This lockdown year it was especially important to find meaning, but looking back, I think I was prone to finding too much. I have held on too long and too tightly, to people, or ideas, or expectations, and it’s time to let go.
Questions Without Answers
A new chapter has begun. And it’s well overdue.
This lockdown year it was especially important to find meaning, but looking back, I think I was prone to finding too much. I have held on too long and too tightly, to people, or ideas, or expectations, and it’s time to let go. Life’s variations have been put on hold for a whole year, and whilst nothing much was happening, I’ve had too many battles in my head with the wrong people, over the wrong things. In our human compulsion to find meaning where none exists, I have often been engulfed by the smallest offences, I have sustained plenty of losses and occasionally had spectacular wins.
Our options have necessarily been so few, that the mundane minutiae of daily life has expanded to become massive. What should have been barely perceptible feelings stood out in the formless void of lost days, weeks and months. Small but identifiable feelings, impossible to ignore, have been something to latch onto – providing a distorted but definite structure to set against the endless expanse of empty time.
Human beings are not designed to spend so much time inside, or online, or with the same people, or by ourselves. But we’re hard wired to create variation and find an interest, to be someone doing something, to have days that count, to reach for deeper meaning. But then again, for me at least – some days that’s all just a load of bullshit. There is no greater meaning; I’m just annoyed because you annoyed me; I’m bored because I’ve been stuck indoors for days; I’m uninspired because inspiration has only been available as a limited edition, on walks, in small scale talks, in pixels on a tiny screen.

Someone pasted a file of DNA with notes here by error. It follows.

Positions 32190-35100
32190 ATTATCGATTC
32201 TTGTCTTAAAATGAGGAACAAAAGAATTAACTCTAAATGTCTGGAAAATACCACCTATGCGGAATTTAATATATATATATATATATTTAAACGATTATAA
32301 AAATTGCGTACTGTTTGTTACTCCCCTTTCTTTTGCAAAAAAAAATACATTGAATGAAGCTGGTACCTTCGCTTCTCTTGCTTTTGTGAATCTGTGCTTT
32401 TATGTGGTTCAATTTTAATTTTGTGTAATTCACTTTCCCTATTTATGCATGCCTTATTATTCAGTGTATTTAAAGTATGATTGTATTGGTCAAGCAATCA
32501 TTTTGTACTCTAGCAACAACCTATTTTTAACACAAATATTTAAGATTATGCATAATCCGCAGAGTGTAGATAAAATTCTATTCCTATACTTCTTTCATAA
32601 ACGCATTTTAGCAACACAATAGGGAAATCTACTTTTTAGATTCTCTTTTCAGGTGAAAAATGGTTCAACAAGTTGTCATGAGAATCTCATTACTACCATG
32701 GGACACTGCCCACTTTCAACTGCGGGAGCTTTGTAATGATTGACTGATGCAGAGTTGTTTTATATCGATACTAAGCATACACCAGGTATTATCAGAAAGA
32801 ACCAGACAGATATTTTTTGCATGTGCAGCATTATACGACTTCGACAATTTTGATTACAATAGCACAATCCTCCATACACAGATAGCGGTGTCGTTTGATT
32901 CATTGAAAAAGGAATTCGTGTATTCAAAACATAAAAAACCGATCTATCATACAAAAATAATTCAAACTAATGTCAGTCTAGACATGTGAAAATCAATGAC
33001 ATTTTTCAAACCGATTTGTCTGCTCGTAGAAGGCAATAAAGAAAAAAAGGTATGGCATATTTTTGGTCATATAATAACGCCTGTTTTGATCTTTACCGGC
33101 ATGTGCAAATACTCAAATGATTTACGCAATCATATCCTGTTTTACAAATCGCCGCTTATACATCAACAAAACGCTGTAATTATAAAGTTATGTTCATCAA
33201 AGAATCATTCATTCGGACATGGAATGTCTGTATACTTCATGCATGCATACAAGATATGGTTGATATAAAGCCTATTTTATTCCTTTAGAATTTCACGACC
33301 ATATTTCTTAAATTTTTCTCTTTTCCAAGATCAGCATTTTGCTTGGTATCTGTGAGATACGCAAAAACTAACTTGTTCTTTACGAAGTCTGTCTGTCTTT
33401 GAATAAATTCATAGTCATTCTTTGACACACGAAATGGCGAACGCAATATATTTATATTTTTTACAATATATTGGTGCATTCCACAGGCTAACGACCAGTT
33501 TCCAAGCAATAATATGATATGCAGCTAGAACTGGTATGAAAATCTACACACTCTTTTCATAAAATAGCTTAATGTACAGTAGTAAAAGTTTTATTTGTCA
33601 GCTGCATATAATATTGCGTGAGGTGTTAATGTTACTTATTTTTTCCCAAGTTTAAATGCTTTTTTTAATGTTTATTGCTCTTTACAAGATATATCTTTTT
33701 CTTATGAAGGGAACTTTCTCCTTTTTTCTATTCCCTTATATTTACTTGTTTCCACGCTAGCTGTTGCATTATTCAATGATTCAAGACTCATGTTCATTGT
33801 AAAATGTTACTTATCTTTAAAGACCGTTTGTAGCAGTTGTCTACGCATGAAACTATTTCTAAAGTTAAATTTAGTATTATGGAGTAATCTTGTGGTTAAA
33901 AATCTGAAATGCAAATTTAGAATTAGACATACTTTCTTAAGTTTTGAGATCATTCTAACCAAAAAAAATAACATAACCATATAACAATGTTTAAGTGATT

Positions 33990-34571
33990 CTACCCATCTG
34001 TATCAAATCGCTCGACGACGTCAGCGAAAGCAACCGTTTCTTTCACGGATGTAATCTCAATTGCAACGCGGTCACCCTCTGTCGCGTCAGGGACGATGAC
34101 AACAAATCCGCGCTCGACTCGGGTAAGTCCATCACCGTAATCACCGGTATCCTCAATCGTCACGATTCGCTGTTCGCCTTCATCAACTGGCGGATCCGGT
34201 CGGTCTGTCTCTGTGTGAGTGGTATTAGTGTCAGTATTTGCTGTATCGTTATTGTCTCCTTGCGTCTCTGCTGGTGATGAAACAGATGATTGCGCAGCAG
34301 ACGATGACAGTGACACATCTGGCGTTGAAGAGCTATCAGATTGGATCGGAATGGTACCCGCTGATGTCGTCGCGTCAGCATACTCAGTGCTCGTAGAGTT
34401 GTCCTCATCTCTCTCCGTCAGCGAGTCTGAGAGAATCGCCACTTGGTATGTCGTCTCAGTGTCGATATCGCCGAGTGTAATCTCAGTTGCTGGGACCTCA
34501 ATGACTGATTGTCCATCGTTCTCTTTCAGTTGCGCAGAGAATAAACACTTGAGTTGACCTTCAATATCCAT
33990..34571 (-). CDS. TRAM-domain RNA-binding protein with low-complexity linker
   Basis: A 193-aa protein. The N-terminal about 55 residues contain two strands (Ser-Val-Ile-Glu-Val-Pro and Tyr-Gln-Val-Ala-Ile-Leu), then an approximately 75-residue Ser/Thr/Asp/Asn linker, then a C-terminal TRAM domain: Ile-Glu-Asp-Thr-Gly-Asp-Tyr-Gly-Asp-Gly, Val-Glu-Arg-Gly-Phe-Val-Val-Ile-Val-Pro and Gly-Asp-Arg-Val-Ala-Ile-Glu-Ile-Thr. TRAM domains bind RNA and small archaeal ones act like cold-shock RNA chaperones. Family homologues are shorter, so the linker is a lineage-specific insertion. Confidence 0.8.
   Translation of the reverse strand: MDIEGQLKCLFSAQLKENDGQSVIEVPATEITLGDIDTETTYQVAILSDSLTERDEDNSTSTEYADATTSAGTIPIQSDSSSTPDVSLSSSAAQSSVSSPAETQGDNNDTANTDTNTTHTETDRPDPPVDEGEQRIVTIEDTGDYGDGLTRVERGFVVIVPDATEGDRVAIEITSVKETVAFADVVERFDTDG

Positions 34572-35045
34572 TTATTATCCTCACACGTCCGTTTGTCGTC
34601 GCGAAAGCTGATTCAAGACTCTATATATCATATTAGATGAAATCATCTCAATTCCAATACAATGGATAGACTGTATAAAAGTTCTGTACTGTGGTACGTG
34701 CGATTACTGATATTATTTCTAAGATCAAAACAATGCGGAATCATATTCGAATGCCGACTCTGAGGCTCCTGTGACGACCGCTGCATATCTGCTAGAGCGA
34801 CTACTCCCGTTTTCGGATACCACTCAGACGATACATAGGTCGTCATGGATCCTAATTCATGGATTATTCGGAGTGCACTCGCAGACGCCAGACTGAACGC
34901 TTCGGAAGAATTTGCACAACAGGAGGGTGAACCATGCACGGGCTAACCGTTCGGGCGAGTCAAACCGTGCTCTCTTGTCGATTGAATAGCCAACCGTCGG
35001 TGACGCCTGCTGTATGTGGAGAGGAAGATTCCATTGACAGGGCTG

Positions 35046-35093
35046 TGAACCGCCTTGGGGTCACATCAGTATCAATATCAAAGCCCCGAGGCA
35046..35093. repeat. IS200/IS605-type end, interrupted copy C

And yet, so often I’ve been unable to access this wide-angle view, this reality-based mindset. And before I have had a chance to step back and take in the bigger picture, my brain has ascribed meaning to non-events and empty spaces. And then the feeling of dread comes along when I realise I’m merely playing a bit part in what can only be described as the world’s worst sitcom, where people have power struggles over who should load the dishwasher and who didn’t mop the floor three days ago. And maybe it’s no wonder that my perception is skewed, because that was the emotional peak of the day. And I, like you – have been so fucking tired of it.
At the start of the pandemic I wondered what I’d do, what hobbies I’d take up, or how I would resist feeling too existential. It turns out I needn’t have worried. My brain had me covered. I’ve laughed so much this year, mainly because it has been insanely hilarious to have so many thoughts and feelings about things that are just so temporary. And thankfully, finally, we’re getting the changes that we’ve held out for. Mini dramas aside, we’ve done our best to hold it together – albeit with plenty of emotional bumps and existential bruises collected en route. And luckily, I’ve not been too miserable this year. Eventually, the key for me has been to find less meaning in that which is neither here nor there.
But ultimately, I’ll never take for granted the simple pleasures again, nor will I let myself forget how hard I longed for something so simple as to walk into a pub, order a drink and meet some friends.
So, on that note, this one’s on me, what are we having?
Olivia Scher, Columnist
Header image via Unsplashed